people-arent-buying

When people aren’t buying

Now that you have your products developed and manufactured and are delivered to you in their neatly design packaging. They are ready for sale. Ready for you to ship off and provide your customers a unique experience crafted entirely towards that person. You’re excited, you’ve done the marketing, the preparation, and you’ve made the landing page explaining how great the product is.

But no one is buying. Launch day comes and it’s a slow, stagnant crawl to make the sales you were expecting. But why is this? You’ve told your audience when it launches “Why aren’t they buying? Those people in the comments section on Instagram said they would buy the t-shirt when I posted those mockups”. Herein lies the problem.

You were making sales expectations based off what people were saying in a comments section on social media. A catastrophe if this was your first entry into the products market and you were creating based on how many people you expected to buy based on your audience size. The rule of thumb is that; For every 20 people in your audience, expect 5% of those to buy your product. That’s 1 person.

If you only have a small audience, your concern shouldn’t be trying to sell more to your existing audience, it should be trying to expand your audience, increase your reach and bring more people in. You do this by creating great work, being active on social media, curating your work, and being consistent with it. It’s not going to happen on its own. In fact, don’t be afraid to reach out to others and their platform to help you grow yours. Join another platform, partner up with another creative or store, do guest features, invite others to interview on your site.

It’s no mystery that the more people in your audience, the greater potential for increased sales. So if you have a smaller audience at the beginning, of course you can still sell products, but don’t be expecting large conversions. Meet new people.

There’s pride in doing something yourself, but there’s no pride in stagnation.

If you have a larger audience of 10,000. There you don’t have a reach problem. You have a conversion problem. Maybe you didn’t listen to what people say they wanted but you wanted to make the product anyway because you thought it was cool. Sometimes tunnel vision can get in the way of seeing something for what it really is when that thing you made is aesthetically cool to look it, but it may not serve a purpose other than looking cool.

The easiest way to sell a product is to ask what your audience wants from you. Do some research and spend time asking and getting people to interact with you. Give it away to a select few in a competition style giveaway then ask them questions about what could be improved about the product. Is this the type of thing they want from your brand? This means being smart on social media. Competitions, giveaways, feedback, a voting system, email testimonials.

Get people involved with the making process. Be straight with them, ask what they want and deliver it in a way that shows that it solves their problems.

What happens when you’re getting traffic to your landing page and no one is buying? You’ve managed to get them there which is a great start, but now you need to close the deal, but you’re not converting people. Those middle of the road people who aren’t sure whether to buy your product or not will be the hardest sell. People who don’t want your product were never going to buy it anyway. They were never your target audience so don’t waste time trying to convert the unconvertible.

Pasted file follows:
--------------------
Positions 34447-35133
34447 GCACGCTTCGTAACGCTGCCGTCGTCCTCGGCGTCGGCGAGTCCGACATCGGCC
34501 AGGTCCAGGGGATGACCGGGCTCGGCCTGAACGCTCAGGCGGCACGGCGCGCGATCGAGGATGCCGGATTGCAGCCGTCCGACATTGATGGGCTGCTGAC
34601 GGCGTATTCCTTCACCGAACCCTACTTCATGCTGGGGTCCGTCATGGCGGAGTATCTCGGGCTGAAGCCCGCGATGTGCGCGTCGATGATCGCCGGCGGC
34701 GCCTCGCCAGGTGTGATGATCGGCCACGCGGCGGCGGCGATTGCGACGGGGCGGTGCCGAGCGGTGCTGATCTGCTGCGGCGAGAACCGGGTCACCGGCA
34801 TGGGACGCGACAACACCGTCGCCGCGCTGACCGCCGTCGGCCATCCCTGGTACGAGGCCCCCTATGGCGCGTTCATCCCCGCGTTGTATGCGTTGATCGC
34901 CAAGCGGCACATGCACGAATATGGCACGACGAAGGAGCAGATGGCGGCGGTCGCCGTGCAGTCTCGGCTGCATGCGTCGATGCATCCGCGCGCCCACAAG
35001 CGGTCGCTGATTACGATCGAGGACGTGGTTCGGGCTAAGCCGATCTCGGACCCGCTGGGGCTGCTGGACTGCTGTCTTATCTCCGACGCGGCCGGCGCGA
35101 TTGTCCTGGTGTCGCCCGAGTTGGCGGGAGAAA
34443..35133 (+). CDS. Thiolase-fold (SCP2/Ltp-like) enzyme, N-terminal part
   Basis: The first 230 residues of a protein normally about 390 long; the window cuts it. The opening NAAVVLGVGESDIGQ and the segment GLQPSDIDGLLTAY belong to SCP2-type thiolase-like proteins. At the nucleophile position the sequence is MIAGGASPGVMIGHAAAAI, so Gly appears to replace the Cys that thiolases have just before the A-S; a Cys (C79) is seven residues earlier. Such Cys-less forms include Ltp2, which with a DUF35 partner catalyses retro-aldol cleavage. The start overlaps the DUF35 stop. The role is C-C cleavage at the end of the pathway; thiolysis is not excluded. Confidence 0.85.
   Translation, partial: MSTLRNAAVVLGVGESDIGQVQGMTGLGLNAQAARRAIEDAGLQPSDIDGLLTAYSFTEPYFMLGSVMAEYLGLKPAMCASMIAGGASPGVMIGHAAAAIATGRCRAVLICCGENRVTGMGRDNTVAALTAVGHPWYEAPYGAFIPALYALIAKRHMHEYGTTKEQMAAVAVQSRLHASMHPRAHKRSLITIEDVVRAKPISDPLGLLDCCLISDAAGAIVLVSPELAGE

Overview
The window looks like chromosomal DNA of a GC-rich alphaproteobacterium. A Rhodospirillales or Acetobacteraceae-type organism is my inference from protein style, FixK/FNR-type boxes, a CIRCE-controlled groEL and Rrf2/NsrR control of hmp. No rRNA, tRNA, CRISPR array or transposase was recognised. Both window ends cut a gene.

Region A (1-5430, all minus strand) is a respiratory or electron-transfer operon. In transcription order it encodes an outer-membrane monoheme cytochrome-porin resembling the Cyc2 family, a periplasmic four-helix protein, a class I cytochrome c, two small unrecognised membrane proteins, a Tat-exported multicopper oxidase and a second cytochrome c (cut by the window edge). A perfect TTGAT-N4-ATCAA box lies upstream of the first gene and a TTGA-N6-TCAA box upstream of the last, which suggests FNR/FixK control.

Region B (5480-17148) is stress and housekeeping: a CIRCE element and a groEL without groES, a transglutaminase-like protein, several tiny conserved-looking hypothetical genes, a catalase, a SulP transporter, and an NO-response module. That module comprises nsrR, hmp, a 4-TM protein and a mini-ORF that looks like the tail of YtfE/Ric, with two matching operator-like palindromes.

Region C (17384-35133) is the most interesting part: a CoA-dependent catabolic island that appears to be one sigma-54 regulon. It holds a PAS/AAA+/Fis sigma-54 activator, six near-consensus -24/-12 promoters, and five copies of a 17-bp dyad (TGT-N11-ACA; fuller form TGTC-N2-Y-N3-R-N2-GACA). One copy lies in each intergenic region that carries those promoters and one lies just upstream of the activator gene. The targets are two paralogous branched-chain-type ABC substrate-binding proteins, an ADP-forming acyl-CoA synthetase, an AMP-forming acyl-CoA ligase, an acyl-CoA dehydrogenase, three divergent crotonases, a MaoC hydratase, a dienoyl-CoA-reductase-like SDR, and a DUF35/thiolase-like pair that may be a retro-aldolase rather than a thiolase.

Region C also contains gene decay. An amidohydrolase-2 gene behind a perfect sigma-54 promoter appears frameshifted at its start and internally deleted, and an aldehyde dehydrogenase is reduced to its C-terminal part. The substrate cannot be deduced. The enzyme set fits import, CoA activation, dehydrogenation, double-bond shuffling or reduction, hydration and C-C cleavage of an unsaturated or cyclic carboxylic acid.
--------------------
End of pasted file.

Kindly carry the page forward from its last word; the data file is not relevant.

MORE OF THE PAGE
You have to construct a narrative around your product that resonates with your audience, that allows those people sitting on the fence to connect with your message. By constructing a message that resonates with people, you’re giving those people a glimpse into a life with your product. Perhaps it’s a product that makes their life easier, or gives them a certain status or sense of belonging. You have to sell that life to them depending on what your product is.

How do you sell that life to them when you don’t really know what their problems are? This is where you must have a conversation with people in your target audience about why they would buy your product and what their struggles are. What they provide to you as an answer, you can use directly to sell your product. People with a similar struggle will identify this immediately and think that you are reading their mind. Thus connect with you and your product and increase the chance that they buy it.

The key is to reach out to a friend or someone you can trust whose also within your target audience and ask them what their struggles are. It needs to tell a story of what people are struggling with. The landing page needs to convey that you understand their problem. When you show people that you understand their problem better than they understand, they will automatically attribute your product as the best solution to their situation.

Is your problem that you don’t have an audience of people to launch to? or is your problem that you can’t convert those in your audience that aren’t sure about buying your product?

When you make what people want, they will buy it.

This is part 3 in a series of posts about selling products.

(Part 1: Selling on Your Platform)

(Part 2: Understanding Why People Buy)